Additional Help on the Way to Support Child Care for Working Parents

Although COVID-19 is still within our communities and we need to continue to take precautions and practice social distancing, the good news is that effective vaccines are now being distributed throughout the state. Economic recovery has begun; however, unemployment is still high at 6.2% compared to 3.6% in January 2020.[i]

Child care is essential for parents to work and return to the workforce. Many child care programs are currently open. However, child care enrollment is low, which impacts the economic viability of operating a child care business.

The good news is that on December 27, 2020, a new federal law was enacted, the FY2021 Consolidated Appropriations and COVID Relief Act (P.L. 116-260).[ii] This new law provides many different types of support for working parents who depend on child care and also for child care programs who serve these families.

Child Care Funding

The new law includes a $10 billion increase in the child care funding that is allocated to states.[iii] North Carolina’s share of that funding is expected to be around $338.7 million.[iv] This money is on top of the regular federal funding for child care sent to states annually, which is about $310 million[v] for North Carolina (although an additional $118 million was allocated to North Carolina last March as part of the CARES Act).[vi]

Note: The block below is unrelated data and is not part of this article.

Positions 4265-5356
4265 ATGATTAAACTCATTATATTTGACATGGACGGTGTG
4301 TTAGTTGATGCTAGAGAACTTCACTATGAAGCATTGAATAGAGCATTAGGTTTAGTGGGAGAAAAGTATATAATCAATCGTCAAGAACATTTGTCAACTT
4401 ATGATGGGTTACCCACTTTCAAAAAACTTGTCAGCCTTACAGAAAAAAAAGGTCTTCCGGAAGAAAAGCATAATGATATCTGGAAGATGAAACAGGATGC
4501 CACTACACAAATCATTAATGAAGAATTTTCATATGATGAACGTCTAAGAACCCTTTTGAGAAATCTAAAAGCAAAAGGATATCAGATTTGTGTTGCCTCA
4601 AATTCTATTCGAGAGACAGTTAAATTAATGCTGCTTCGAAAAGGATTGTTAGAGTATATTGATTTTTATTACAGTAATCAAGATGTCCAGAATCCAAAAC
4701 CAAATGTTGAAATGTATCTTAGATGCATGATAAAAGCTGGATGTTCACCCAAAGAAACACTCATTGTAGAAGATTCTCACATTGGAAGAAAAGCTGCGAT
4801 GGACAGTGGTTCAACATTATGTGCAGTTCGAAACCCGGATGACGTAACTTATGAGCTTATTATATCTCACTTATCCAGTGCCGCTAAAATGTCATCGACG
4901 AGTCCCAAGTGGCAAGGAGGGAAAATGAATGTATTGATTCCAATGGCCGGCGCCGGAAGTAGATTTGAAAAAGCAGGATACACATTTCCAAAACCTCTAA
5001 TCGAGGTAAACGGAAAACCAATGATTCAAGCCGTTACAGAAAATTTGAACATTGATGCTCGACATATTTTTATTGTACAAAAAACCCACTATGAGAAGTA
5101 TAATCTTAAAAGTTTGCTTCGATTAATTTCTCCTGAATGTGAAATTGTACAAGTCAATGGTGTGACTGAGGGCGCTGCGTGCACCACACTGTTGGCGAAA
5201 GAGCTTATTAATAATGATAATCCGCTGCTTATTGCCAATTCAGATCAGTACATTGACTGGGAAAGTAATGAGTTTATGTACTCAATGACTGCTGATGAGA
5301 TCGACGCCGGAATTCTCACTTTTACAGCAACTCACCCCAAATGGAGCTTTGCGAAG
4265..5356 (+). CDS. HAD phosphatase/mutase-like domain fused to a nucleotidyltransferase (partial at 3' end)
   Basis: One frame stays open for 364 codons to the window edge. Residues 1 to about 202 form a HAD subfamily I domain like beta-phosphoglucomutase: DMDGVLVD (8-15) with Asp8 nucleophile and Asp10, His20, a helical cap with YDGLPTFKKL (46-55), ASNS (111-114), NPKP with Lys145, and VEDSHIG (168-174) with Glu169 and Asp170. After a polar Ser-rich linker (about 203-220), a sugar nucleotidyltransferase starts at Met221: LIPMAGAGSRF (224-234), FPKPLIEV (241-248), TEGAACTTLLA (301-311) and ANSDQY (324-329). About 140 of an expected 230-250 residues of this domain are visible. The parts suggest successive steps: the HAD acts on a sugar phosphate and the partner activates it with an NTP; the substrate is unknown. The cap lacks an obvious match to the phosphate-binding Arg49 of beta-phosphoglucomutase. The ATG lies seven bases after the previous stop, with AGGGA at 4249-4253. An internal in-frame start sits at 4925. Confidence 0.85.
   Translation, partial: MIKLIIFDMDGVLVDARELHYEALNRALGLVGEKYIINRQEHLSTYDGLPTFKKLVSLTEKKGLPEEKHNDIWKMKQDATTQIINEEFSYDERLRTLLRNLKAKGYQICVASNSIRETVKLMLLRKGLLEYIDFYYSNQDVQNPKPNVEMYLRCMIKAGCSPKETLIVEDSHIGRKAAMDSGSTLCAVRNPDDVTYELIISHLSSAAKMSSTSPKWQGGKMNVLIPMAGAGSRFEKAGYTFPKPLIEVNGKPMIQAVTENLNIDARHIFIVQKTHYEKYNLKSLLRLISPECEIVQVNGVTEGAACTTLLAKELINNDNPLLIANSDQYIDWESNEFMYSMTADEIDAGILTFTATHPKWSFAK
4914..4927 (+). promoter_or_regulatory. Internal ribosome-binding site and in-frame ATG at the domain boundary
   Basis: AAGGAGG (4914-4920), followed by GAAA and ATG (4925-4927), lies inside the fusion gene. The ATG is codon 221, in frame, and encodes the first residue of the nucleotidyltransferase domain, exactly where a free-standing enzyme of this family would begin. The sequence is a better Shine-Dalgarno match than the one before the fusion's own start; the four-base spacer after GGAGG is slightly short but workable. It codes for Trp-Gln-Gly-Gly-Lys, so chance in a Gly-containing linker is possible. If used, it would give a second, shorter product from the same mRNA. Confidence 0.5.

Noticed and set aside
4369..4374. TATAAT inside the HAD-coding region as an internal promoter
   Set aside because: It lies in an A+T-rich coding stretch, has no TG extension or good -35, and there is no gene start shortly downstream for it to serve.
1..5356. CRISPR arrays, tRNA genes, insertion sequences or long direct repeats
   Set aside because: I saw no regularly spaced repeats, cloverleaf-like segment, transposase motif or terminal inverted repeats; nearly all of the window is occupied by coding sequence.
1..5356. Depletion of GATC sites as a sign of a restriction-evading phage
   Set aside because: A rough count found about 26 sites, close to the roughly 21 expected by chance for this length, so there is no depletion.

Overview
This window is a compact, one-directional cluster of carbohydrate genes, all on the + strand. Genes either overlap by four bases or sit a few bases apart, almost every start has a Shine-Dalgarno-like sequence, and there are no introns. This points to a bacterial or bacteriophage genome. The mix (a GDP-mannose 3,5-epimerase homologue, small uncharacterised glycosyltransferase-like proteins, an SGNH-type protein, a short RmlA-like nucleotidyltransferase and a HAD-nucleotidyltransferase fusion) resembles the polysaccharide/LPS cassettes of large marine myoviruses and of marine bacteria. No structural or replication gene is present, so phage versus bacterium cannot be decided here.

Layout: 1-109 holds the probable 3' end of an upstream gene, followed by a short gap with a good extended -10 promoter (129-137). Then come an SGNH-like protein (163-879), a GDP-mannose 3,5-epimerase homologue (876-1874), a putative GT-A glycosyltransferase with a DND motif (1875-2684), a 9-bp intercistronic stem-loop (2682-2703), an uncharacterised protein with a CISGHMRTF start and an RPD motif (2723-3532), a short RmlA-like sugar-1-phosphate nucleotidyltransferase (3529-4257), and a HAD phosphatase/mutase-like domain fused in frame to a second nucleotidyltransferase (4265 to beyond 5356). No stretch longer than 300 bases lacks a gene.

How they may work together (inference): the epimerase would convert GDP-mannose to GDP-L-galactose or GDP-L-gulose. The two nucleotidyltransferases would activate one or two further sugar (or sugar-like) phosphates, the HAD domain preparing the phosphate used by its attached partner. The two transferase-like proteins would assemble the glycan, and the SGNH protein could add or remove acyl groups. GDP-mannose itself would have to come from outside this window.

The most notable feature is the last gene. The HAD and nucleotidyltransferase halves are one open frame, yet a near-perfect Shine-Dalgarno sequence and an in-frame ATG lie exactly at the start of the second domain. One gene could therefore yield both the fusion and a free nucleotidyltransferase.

There is broad flexibility for how the new child care funds can be spent. Funding decisions will be made in North Carolina by the NC Department of Health and Human Services’ Division of Child Development and Early Childhood Education (DCDEE) in the coming weeks.[vii] The purpose of the increased funding is to help support the child care market as well as working families who depend on child care.

Small Business Assistance

The Paycheck Protection Program (PPP) that was enacted as part of the CARES Act last March offered “forgivable” loans to small businesses. These loans equate to grants if spent for eligible purposes such as payroll and fixed costs. The new law re-opens the PPP “forgivable” loans to small businesses that are still struggling. In addition, for small businesses with fewer than 300 employees that have had a decline in revenue of 25% in any quarter in 2020 compared to 2019, the new law allows them to receive a second PPP loan to help address continued business challenges.

Both first and second PPP loans are available (first come, first served) through March 2021. Child care centers and family child care homes can apply for PPP relief. More details about the PPP program first and second loans are in our Child Care Services Association’s January 2021 Update CARES Act Forgivable Loans extended and expanded for small businesses briefing paper.

Emergency Economic Injury Disaster Loan (EIDL) Program (for loans and emergency cash advances) grants (up to $10,000) are extended under the new law through December 31, 2021. Small businesses that received an EIDL Advance grant previously and that are located in low-income communities are eligible to receive the difference between the amount they received under the CARES Act and $10,000 (i.e., the SBA issued many EIDL grants below $10,000 in order to support more small businesses and the new law seeks to ensure that the full $10,000 advance is available). More details about the EIDL advance provisions are in Child Care Services Association’s January 2021 Update CARES Act Forgivable Loans extended and expanded for small businesses briefing paper.